The Bulletin Board

Liberty Alliance faces backlash over choice of keynote speaker

By: - July 19, 2021 3:53 pm
State House dome

The alliance is perhaps best known for its annual rating of lawmakers and legislation on their degree of liberty. (Dave Cummings | New Hampshire Bulletin)

The New Hampshire Liberty Alliance’s annual dinner Saturday will celebrate legislative victories, award an “activist of the year” – and be keynoted by a New Hampshire businessman who has tweeted racial slurs and that a minor who disagreed on an issue could perform a sexual act on him. 

That choice has some in the organization upset. 

“I’m concerned about these tweets, but I’m also concerned about NHLA inviting him,” said Caitlin Edwards-Appell of Manchester, a lifetime member of the alliance. “Do they see him as someone to emulate or take advice from?”

Jeremy Kauffman, who owns LBRY, described on the company website as a “marketplace for digital goods,” is scheduled to give a keynote address titled, “Solutions to Big Tech Censorship,” according to the alliance’s Facebook page. Melissa Creem, chairwoman of the alliance, said in an email that Kauffman was chosen because his company “offers an alternative to tech platforms that are responding to censorship requests from both foreign and domestic governments.” She declined to comment on Kauffman’s tweets.

The alliance is perhaps best known for its annual rating of lawmakers and legislation on their degree of liberty. Edwards-Appell said that report makes a real difference. The tweets feel more attention seeking, she said.

Kauffman’s tweets were at the center of a split earlier this summer among the members of another liberty group, the New Hampshire Libertarian Party, that ultimately led to the resignation of the chairman of the Libertarian National Committee. In addition to his personal Twitter account, Kauffman was handling the state party’s Twitter feed at the time, according to party members.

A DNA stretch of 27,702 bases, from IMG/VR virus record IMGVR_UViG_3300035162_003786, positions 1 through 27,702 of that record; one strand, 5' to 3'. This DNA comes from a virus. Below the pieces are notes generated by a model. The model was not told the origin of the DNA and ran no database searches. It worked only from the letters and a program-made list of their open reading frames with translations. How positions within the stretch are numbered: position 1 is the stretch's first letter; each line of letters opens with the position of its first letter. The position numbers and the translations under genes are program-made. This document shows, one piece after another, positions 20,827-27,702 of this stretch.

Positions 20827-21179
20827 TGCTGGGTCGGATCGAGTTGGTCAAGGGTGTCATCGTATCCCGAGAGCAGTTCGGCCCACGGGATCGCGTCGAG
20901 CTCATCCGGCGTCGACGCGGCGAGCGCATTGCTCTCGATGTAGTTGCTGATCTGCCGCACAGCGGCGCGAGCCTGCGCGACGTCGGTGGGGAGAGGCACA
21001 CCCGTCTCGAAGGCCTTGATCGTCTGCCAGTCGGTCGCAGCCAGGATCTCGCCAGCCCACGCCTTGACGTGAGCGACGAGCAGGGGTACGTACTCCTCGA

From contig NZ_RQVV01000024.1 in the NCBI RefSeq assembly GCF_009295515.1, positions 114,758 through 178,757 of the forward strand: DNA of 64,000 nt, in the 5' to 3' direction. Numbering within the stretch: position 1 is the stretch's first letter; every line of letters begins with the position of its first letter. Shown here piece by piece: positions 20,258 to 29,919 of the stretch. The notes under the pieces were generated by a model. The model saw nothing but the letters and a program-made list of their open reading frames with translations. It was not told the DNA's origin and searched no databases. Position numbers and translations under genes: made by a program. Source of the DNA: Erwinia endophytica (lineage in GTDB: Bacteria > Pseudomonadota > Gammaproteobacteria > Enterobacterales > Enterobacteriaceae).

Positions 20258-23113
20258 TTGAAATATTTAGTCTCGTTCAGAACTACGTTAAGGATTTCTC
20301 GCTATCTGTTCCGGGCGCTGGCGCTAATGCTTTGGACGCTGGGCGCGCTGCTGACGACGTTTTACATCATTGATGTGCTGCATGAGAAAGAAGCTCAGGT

His personal tweets have included profanity and attacks, often with sexual comments, against people who disagree with him. Some alliance members said the tweets, which often get praise from Kauffman’s Twitter followers, are not only offensive but also illustrate what is becoming a more militant approach that doesn’t leave room for disagreement.

“I don’t want dehumanizing and racist language to become the new normal,” said Seth Hipple, a member of the alliance from Concord who said he has become less active. He shared his concerns about the choice of Kauffman with alliance leadership. “It hasn’t been normal and accepted up until now, and I don’t want that to change.” 

Darryl Perry, a lifetime alliance member who said he has also become less active, would like to see the organization return its focus to passing legislation that limits government involvement. Kauffman’s tweets, which Perry sees as promoting bigotry, distract from that.

“(Kauffman’s) problematic views, I don’t feel belong within the libertarian philosophy,” he said. “Having him as keynote speaker of what is supposedly a nonpartisan broad libertarian organization, I think is really damaging not only to their brand but also to the philosophy of libertarians as a whole.”

Kauffman responded to a Bulletin email seeking comment with a tweet, saying he would answer questions only if they were posted on Twitter, “so that everyone can see how much you will inevitably lie.” When the Bulletin responded as asked, Kauffman posted a tweet saying the staff of the Bulletin could perform a sexual act on him.

Our stories may be republished online or in print under Creative Commons license CC BY-NC-ND 4.0. We ask that you edit only for style or to shorten, provide proper attribution and link to our web site.

Annmarie Timmins
Annmarie Timmins

Senior reporter Annmarie Timmins is a New Hampshire native who covered state government, courts, and social justice issues for the Concord Monitor for 25 years. During her time with the Monitor, she won a Nieman Fellowship to study journalism and mental health courts at Harvard for a year. She has taught journalism at the University of New Hampshire and writing at the Nackey S. Loeb School of Communications.

MORE FROM AUTHOR